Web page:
Melinda Gates has a message for the tech industry: Change starts with girls.
On Wednesday, the co-chair of the Bill and Melinda Gates Foundation spoke at The Grace Hopper Celebration of Women in Computing, of the need to close the enormous gap in the field of technology, where women hold only 25% of computing jobs and head up merely 5% of startups.
Gates fell in love with coding early on in her career and joined Microsoft in the 1980s, at a time when the gender gap in tech was even more significant.
“It’s hard to be a woman in technology, so women don’t go into technology, which makes it harder to be a woman in technology,” she said. To stop this vicious cycle, she noted, we need to create more pathways for young girls interested in STEM—and start recognizing their potential.
“It’s time the world starts recognizing that the next Bill Gates might not look anything like the last one,” she said in a powerful call to action. “And that not every great idea comes wrapped in a hoodie. Right now there’s a girl in elementary school whose ideas one day will change the world. It’s time everyone starts seeing it that way.”
The future is a focal point for Gates. Last week, she wrote a Linkedin essay on how the American workplace has evolved since the last century—and how it hasn't. While 47 percent of the workforce is now female, our policies don't seem to reflect the change.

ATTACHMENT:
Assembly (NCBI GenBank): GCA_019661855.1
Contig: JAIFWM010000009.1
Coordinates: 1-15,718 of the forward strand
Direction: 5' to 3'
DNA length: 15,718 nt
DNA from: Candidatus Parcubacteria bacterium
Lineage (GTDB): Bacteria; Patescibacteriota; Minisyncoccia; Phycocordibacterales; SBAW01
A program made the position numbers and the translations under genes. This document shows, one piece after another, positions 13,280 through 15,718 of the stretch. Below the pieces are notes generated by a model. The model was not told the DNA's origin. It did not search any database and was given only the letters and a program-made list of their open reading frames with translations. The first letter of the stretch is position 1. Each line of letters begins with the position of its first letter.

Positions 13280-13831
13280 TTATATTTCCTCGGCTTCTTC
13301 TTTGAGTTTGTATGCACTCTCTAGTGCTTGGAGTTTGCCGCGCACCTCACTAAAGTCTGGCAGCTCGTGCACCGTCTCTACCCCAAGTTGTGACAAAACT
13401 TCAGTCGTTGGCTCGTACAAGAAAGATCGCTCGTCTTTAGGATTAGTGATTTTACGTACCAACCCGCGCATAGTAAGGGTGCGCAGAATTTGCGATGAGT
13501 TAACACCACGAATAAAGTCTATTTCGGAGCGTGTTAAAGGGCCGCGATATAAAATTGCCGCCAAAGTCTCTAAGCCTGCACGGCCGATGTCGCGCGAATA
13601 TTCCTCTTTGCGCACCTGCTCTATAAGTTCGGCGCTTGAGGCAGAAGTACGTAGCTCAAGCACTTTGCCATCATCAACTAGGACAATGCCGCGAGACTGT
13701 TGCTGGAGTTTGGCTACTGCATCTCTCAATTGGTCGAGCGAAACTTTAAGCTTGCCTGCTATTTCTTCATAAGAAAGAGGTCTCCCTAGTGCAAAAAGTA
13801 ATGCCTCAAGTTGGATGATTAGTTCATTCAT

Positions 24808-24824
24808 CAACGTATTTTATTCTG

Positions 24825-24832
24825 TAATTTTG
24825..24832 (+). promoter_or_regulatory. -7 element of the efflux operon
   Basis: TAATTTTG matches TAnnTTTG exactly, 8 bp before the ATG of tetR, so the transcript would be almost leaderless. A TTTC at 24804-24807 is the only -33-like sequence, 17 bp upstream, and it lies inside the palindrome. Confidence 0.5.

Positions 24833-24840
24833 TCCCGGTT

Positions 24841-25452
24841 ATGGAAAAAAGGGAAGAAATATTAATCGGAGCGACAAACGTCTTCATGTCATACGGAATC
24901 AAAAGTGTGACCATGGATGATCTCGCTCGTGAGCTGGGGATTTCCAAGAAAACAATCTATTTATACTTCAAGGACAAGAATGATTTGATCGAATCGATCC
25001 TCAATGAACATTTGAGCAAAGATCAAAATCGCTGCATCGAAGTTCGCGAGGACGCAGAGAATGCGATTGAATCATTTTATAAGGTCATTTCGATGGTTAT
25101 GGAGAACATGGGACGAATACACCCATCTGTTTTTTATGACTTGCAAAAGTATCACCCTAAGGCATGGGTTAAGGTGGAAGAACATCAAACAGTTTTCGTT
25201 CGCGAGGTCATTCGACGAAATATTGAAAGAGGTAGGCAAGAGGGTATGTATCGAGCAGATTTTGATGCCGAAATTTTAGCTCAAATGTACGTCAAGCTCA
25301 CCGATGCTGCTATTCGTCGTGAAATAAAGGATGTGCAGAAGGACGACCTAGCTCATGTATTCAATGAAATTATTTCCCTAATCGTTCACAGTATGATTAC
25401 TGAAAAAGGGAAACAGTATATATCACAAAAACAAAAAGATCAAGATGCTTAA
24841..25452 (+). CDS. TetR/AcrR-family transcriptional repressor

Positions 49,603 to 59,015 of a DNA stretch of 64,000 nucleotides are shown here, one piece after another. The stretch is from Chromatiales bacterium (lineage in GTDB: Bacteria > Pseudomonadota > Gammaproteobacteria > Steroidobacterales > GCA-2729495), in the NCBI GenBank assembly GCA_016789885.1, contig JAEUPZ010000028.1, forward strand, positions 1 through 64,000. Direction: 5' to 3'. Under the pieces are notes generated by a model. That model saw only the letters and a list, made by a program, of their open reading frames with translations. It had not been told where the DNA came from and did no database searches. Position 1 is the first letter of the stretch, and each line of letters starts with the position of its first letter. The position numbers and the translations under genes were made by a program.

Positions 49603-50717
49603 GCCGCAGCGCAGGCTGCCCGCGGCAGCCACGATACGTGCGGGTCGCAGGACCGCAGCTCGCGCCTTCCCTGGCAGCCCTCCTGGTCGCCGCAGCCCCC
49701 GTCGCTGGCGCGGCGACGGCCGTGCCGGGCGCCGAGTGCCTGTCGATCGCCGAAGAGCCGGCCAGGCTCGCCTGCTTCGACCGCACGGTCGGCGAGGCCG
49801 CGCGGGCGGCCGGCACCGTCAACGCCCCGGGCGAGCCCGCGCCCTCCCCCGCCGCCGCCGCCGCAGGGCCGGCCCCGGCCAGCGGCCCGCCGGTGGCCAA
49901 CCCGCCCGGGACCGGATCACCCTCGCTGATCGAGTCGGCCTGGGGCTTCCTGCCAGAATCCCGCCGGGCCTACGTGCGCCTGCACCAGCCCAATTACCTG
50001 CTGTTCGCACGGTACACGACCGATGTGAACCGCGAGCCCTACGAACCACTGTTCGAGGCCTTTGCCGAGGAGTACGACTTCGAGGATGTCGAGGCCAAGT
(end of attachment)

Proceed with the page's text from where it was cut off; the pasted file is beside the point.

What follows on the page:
"Astoundingly, we remain a country where just 15 percent of Americans have access to employer-sponsored paid family leave," Gates notes. "When companies assume that the work of caring for a family and maintaining a household is getting done by someone else, it hurts everyone—but it hurts women and minorities the most."
Gates is intent on changing that by highlighting innovative workplace solutions and challenging business leaders to take action.
"When it comes to the future of work, it’s clear that we all have a role to play—from better balancing caregiving responsibilities at home, to reimagining office culture from the ground up," she writes.
On Wednesday, as she stood at the conference podium in Orlando, Gates marked a starting point on her map for change. It all begins with a single girl.
“That girl deserves the chance to rise as high as her talents are going to take her,” Gates said. “The world deserves a chance to see what that girl can do.”
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(Photo Credit: Jamie McCarthy / Getty Images)